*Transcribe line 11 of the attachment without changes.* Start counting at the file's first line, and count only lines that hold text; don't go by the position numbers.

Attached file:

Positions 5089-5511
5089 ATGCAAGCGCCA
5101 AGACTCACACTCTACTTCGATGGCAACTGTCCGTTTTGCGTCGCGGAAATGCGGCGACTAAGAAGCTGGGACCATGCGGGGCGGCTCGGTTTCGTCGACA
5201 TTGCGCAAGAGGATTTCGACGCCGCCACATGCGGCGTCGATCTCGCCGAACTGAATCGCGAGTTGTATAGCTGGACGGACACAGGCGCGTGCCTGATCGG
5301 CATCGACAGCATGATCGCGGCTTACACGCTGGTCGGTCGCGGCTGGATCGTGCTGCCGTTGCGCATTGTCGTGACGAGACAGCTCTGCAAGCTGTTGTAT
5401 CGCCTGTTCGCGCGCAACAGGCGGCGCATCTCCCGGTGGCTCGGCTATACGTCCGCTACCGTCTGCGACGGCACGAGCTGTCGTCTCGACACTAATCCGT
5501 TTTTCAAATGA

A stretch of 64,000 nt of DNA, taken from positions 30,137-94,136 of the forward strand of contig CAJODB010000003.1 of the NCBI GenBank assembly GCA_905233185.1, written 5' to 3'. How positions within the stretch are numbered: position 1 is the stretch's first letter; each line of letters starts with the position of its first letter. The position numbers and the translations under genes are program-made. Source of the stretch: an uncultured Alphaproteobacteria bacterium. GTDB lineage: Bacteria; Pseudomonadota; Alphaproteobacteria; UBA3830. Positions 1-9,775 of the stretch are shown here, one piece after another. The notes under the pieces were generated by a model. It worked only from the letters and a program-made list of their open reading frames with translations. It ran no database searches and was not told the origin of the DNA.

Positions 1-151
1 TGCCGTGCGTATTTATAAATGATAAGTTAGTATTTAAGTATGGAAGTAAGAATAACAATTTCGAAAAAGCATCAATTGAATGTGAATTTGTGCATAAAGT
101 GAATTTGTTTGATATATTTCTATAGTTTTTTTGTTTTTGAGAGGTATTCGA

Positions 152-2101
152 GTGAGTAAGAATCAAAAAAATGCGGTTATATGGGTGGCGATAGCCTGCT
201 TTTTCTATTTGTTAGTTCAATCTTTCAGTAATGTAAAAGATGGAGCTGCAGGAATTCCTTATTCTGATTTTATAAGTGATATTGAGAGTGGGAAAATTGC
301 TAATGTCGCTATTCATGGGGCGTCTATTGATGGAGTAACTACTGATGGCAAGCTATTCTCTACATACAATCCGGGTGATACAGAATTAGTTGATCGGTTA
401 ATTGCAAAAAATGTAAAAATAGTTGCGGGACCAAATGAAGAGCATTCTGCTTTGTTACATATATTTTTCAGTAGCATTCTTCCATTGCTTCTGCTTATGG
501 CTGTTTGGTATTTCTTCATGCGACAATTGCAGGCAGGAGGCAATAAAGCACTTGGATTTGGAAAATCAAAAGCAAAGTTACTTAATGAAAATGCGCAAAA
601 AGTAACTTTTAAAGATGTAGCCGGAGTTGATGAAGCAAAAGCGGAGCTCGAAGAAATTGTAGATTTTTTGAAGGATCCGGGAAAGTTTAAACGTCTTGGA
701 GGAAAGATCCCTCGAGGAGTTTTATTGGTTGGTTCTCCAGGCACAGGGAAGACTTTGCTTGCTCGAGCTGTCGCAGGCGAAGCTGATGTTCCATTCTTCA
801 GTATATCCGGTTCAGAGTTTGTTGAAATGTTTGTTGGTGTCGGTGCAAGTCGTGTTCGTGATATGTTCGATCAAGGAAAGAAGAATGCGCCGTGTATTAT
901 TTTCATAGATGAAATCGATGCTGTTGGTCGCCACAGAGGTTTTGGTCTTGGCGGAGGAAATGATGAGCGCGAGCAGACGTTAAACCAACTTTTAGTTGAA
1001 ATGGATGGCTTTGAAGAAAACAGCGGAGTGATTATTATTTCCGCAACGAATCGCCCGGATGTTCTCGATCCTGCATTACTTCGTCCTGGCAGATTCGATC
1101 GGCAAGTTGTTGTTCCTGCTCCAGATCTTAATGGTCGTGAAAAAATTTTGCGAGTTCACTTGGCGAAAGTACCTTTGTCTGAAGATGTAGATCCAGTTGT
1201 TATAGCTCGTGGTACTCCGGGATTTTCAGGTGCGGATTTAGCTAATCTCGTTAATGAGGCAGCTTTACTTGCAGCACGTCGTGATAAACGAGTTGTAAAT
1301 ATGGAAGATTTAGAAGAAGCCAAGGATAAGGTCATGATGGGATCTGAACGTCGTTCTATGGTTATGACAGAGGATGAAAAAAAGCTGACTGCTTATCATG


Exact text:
101 GAATTTGTTTGATATATTTCTATAGTTTTTTTGTTTTTGAGAGGTATTCGA